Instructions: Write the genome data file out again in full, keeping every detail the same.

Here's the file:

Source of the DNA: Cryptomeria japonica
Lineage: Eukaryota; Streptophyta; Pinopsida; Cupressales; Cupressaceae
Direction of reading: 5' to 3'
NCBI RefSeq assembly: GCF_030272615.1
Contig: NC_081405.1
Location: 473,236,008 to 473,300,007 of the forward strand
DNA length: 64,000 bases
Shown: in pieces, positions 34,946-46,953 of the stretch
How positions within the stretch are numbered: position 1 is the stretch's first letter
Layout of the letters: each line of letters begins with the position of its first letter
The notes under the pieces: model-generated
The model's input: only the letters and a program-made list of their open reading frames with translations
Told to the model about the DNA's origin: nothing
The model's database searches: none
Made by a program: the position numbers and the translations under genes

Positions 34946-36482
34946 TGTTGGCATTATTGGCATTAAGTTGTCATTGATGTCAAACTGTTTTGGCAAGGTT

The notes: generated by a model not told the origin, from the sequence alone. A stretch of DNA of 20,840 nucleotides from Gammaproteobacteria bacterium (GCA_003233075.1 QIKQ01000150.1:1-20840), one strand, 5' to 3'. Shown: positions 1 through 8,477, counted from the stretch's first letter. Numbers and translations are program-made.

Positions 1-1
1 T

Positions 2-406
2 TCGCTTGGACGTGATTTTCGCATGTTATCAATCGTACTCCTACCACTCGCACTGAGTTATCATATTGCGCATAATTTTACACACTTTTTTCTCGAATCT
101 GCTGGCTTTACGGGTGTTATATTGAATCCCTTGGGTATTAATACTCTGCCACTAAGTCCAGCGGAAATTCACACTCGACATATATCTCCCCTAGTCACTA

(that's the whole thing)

Source of the DNA: Cryptomeria japonica
Lineage: Eukaryota; Streptophyta; Pinopsida; Cupressales; Cupressaceae
Direction of reading: 5' to 3'
NCBI RefSeq assembly: GCF_030272615.1
Contig: NC_081405.1
Location: 473,236,008 to 473,300,007 of the forward strand
DNA length: 64,000 bases
Shown: in pieces, positions 34,946-46,953 of the stretch
How positions within the stretch are numbered: position 1 is the stretch's first letter
Layout of the letters: each line of letters begins with the position of its first letter
The notes under the pieces: model-generated
The model's input: only the letters and a program-made list of their open reading frames with translations
Told to the model about the DNA's origin: nothing
The model's database searches: none
Made by a program: the position numbers and the translations under genes

Positions 34946-36482
34946 TGTTGGCATTATTGGCATTAAGTTGTCATTGATGTCAAACTGTTTTGGCAAGGTT

The notes: generated by a model not told the origin, from the sequence alone. A stretch of DNA of 20,840 nucleotides from Gammaproteobacteria bacterium (GCA_003233075.1 QIKQ01000150.1:1-20840), one strand, 5' to 3'. Shown: positions 1 through 8,477, counted from the stretch's first letter. Numbers and translations are program-made.

Positions 1-1
1 T

Positions 2-406
2 TCGCTTGGACGTGATTTTCGCATGTTATCAATCGTACTCCTACCACTCGCACTGAGTTATCATATTGCGCATAATTTTACACACTTTTTTCTCGAATCT
101 GCTGGCTTTACGGGTGTTATATTGAATCCCTTGGGTATTAATACTCTGCCACTAAGTCCAGCGGAAATTCACACTCGACATATATCTCCCCTAGTCACTA